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A SERIES OF ESSAYS ON LIFE, LITERATURE, AND MANNERS.
By the Author of 'The Caxton Family.'
NO. XXIII-POSTHUMOUS REPUTATION.
who entire forgetfulness
can honestly say that posthumous sharp pang to his human heart. reputation, in one sense of the He does not take leave of the earth phrase, is of no value in his eyes? without the yearning hope to retain If it were only heroes and poets, a cherished place in the love or those arch-cravers of renown, who esteem of some survivors, after his cared what was said of them after remains have been removed into death, our village burial-grounds the coffin and thrust out of sight would lack their tombstones. A into the grave. The last "Vale certain desire for posthumous repu- were, indeed, a dreary word withtation is so general that we might out the softening adjuration, "Sis fairly call it universal. But I shall memor mei." Even criminals themattempt to show that, being thus uni- selves, in that confusion of reasonversal, it springs from sources which ing which appears inseparable from are common in human breasts, and crime, reconciled, in death as in not from that hunger for applause life, to names scorned by the honwhich is the exceptional character- est (who to them, indeed, form istic of the candidates for Fame. It grows out of the natural affections or the moral sentiment, rather than the reasonings of intellectual ambition.
strange and foreign race), still hope for posthumous reputation among their comrades, for qualities which criminals esteem.
The Pirates in Byron's poem are not content to sink, without such honours as pirates afford, into the ocean that "shrouds and sepulchres their dead."
in the the craving, not of the heart nor of the moral sentiment, but rather of the intellect, and therefore limdat. ited to those who have the skill de and the strength to vie for the or palm awarded to the victor only when his chariot-wheels halt and the race is done. Competitors are many; victors, alas! are few. Out wer banish a de- of all the myriads who have ten⚫ the affec- anted our earth, the number even where is the of eminent intellects which retain trued throughout place in its archives is startlingly The vast democracy of the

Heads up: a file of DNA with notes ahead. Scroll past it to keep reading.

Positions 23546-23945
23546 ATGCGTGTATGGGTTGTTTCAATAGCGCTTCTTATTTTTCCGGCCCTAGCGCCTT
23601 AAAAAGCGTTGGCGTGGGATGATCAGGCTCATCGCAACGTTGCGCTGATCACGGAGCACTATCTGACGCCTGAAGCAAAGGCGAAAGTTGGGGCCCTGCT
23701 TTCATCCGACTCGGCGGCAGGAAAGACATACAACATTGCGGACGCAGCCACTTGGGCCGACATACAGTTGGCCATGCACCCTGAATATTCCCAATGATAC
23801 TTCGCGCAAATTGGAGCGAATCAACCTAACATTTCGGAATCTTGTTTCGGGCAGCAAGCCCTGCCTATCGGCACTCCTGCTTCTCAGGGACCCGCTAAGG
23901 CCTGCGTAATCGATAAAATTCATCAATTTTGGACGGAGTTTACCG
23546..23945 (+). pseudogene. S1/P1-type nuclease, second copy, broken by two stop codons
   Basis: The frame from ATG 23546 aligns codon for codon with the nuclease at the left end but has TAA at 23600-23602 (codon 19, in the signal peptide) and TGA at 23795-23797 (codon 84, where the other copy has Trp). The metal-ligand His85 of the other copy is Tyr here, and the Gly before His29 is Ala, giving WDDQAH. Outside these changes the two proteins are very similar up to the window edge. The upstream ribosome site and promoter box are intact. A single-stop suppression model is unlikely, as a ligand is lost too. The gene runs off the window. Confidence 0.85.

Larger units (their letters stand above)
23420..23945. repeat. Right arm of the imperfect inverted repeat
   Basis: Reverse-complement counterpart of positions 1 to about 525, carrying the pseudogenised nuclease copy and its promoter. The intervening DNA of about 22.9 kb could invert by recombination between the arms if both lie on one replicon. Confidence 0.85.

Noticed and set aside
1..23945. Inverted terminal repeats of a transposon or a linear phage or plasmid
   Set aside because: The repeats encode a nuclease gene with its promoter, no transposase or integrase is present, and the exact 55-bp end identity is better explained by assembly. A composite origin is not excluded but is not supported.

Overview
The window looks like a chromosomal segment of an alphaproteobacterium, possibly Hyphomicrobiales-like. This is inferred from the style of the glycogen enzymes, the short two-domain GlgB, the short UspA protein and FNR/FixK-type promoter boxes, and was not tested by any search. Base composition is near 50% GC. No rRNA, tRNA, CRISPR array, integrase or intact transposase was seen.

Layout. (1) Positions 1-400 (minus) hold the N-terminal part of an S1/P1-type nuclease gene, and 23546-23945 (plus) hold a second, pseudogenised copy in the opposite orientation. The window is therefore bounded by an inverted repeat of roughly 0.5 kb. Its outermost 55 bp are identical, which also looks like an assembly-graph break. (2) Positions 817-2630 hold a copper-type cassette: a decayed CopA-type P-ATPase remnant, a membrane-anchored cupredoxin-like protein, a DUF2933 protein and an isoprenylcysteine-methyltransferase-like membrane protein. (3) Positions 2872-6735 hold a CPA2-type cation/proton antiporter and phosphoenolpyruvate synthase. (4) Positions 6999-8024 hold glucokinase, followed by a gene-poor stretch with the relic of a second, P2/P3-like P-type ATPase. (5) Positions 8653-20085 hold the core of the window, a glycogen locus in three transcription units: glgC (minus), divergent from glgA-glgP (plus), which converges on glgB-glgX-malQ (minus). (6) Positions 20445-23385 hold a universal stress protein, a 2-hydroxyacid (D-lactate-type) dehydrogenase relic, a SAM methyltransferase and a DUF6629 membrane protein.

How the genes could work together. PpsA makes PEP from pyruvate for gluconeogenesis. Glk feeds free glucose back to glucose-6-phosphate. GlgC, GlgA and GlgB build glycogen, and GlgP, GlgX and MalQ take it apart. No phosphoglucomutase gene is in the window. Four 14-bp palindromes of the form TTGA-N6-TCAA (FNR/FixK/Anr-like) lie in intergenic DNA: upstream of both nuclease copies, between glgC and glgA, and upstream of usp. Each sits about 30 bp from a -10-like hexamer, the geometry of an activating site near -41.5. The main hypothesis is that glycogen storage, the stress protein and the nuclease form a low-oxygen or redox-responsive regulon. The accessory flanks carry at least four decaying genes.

car turn cynic small.
she say. Let me dead are represented by an oligarchy the profitable credit to which that of Venice was liberal. Ns and care pot if, after Although successive races of labori
IT name be held that of a
ous compilers and reverential antiquarians do their utmost to prein dusty shelves the bones
as then, however humble, serve
fur coret posibamous reputation and fossils of every specimen of That we would fain be spoken and man which has left a vestige of its thenght of with affection and esteem being in the layers and strata of Er those whose opinions we have the past, it were as well, to a lover piced, even when we are beyond of fame, to sleep in his grave igthe sound of their voices and the nored, as to be dishumed a forcasp of their hands. Such reputa- lorn fragment of what he once was, tion may be (as with most of us it and catalogued alphabetically in a is) but a brief deferment of obli- Biographical Dictionary. cel and effacement of our footprint loud with "the immense desire of month, a day, before the final can- poet whose heart is now beating kindly reminiscence in some human angel lifts the veil of Futurity, and on the sands of Time. But some praise," to whom his guardian hearts man intuitively yearns to saith, "Thy name shall be prebequeath; and the hope of it com- served forts him as he turns his face to place in yon compendium of em
rion-the suspense of a year, a
the wall to die
Let us suppose some youthful
from oblivion. Lo! its
balmed celebrities, which scholars
to the great mass of our species, it thy decease.
must evidently rise out of the affec- The poet (his name be Jones) reads as But if this be a desire common shall compile five centuries after tions common to all-it is a desire follows under the letter J :—
for love, not a
thirst for glory.
Read and exult!"
"Jones, David, a British author
understood by the phrase of post- many poems much esteemed by his This is rot what is usually meant and in the reign of Victoria I. Wrote reputation; it is not the contemporaries, some few fragments accorded to the exceptional of which have been collected in the intelligences which soar recent Anthology' of his learned And and ingenious countryman, Profes the level of mankind. approach a subject of no gor Morgan A preece; and, though
ng speculation - viz., the characterised by the faults preva
between that love for lent in his period, are not without
*s though brief repute elegance and fancy. Died at Caer
emanates from the affections marthen A.D. 1892."
moral sentiment, and that posthumous and lasting which has been considered
Such would be a very honourable mention more than is said in a Biographical Dictionary of many a